The present research aims to know how much impact the physical fitness program may have on the level of musculoskeletal fitness of blind male students (15-18 years old). The experimental method was used on a sample of 18 students with visual impairment or blindness at the Visually Impaired Center. These students were chosen randomly, we used various tests, namely the push-ups, sit ups tests and sit and reach test, and the results obtained indicated that there are statistically significant differences between the pretests and posttests, in favor of the posttests, for the level of musculoskeletal fitness of students with visual impairment or blindness.


Musculoskeletal fitness -push-ups -sit ups –flexibility –person with visual impairment or blindness


  1. A.P. Sharon & D.M. Marilu, FITNESSGRAM/ACTIVITYGRAM Reference Guide (4th Edition), Dallas TX : The Cooper institute (2013).
  2. U.B. Aslan, & A. Kitis, B.B. Calik, The effect of gender and level of vision on the physical activity level of children and adolescents with visual impairment, Research in Developmental Disabilities, 33 (2012) 1794-1804.
  3. C.C. Chen, & S.Y. Lin, The impact of rope jumping exercise on physical fitness of Visually impaired students, Research in Developmental Disabilities, 32 (2011) 25–29.
  4. D. Pascolini, & S.P. Mariotti, Global estimates of visual imapirment: 2010, British Journal of Ophthalmology, 96 (2012) 614-618.
  5. D.R. Shapiro & J.J. Martin, Multidimensional physical self-concept of athlets with disabilities, Adapted physical activity quarterly, 27 (2010) 294-307.
  6. H. Michael, R. Christopher, C. Ron, & B. Bruce, A comparison isokinetic muscle strenght and power in visually impaired and sighted individuals, Isokinetics and exercise science, 12(3) (2004) 179-183.
  7. J.P. Winnick & F.X. Short, (1998) The national fitness test for youth with disabilities. State University of New York, College at brockport.
  8. L.J. Lieberman, & E. McHugh, Health-related fitness of children who are visually impaired, Journal of visual impairment & blindness, 95 (2001) 272-287.
  9. M. Caroline, & A.H. Elizabeth, The impact of a school running program on health-related physical fitness and self-efficacy in youth with sensory impairments, PALAESTRA, 30(1) (2016) 13-17.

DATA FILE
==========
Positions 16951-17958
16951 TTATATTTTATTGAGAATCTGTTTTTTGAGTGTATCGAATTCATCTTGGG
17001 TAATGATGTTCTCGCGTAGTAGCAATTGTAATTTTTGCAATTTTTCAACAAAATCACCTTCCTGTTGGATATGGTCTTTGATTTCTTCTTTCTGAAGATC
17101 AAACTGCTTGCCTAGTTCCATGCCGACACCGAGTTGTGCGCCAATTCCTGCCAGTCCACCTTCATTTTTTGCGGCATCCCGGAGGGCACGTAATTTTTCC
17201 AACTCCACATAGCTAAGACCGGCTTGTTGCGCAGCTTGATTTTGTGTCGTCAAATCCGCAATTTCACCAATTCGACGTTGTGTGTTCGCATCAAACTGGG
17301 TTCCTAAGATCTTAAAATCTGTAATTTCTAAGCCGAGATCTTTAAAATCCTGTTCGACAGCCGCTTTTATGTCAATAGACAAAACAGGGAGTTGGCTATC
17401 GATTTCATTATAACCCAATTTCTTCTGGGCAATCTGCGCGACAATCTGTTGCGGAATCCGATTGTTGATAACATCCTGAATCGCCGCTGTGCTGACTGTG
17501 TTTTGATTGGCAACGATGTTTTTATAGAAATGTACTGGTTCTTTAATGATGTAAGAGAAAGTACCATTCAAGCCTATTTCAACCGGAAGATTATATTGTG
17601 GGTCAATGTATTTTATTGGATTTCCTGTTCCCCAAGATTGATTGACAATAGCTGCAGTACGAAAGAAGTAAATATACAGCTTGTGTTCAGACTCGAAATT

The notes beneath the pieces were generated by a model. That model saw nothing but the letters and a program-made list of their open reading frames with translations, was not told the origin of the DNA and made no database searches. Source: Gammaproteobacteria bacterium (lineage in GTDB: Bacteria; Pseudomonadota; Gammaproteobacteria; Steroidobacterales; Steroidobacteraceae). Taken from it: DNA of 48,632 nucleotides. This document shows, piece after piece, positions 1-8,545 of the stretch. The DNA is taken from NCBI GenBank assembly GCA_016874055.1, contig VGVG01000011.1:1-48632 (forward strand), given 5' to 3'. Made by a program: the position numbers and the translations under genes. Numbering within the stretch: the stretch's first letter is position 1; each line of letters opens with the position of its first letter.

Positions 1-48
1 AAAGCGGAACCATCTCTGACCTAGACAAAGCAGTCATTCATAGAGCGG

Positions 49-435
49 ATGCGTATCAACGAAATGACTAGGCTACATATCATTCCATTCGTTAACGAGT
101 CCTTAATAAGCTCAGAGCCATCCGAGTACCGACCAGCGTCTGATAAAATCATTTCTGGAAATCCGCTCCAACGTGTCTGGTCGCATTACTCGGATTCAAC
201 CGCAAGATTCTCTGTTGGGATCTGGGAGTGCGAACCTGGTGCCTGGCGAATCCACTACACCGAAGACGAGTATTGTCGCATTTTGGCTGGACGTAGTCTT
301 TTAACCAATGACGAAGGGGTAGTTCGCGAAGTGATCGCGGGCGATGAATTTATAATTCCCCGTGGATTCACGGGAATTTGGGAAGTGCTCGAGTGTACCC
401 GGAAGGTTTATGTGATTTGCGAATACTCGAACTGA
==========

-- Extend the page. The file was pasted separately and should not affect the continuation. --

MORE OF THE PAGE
10. M. Schimid, A. Nardone, A.M. De Nunzio, & M. Schieppati, Equilibrium during static and dynamic tasks in blind subjects : no evidence of cross-modal palasticity, Brain, 130(8) (2007) 2097-107.
  11. M.E. Stuart, L.J. Lieberman, & K. Tland, Parent-child beliefs about physical activity : An examination of families of children with visual impairments, Journal of visual imapairment & blindness, 100(4) (2006) 223-234.
  12. P. Giagazoglou, L.G. Amiridis, A. Zafeiridis, M. Thimara, Y. Kouvelioti, & E. Kellis, Static balance control and lower limb strenght in blind and sighted women, European Journal of Applied Physiology, 107(5) (2009) 571-9.
  13. P. Longmuir, & O. Bar-Or, Factors influencing the physical activity levels of youth with physical and sensory disabilities, Adapted Physical Activity Quarterly, 17 (2000) 40-53.
  14. P. Ponchillia, B. Strause, & S. Ponchillia, Athletes with visual impairment: Attributes and sport participation, Journal of visual impairment & blindness, 96(4) (2002) 267-272.
  15. R. Singh, & H.J. Singh, Anthropometric and physiological profiles of active blind Malysian males, Journal of Sports Medicine and Physical Fitness, 33 (1993) 378-382.
  16. S. Perkins, L. Columna, L. Lieberman, & J. Bayley, Parten’s perceptions of physical activity of their children with visual impairments, Journal of visual impairment & blindness, 107(2) (2013) 131-142.
  17. S. Skaggs, & C. Hopper, Individuals with visual in impairments, a review of psychomotor behavior, Adapted Physical Activity Quarterly, 13 (1996) 16-26.
  18. US Bureau of the Census World Population Profile, (1998) Washington: VS Dept of Commerce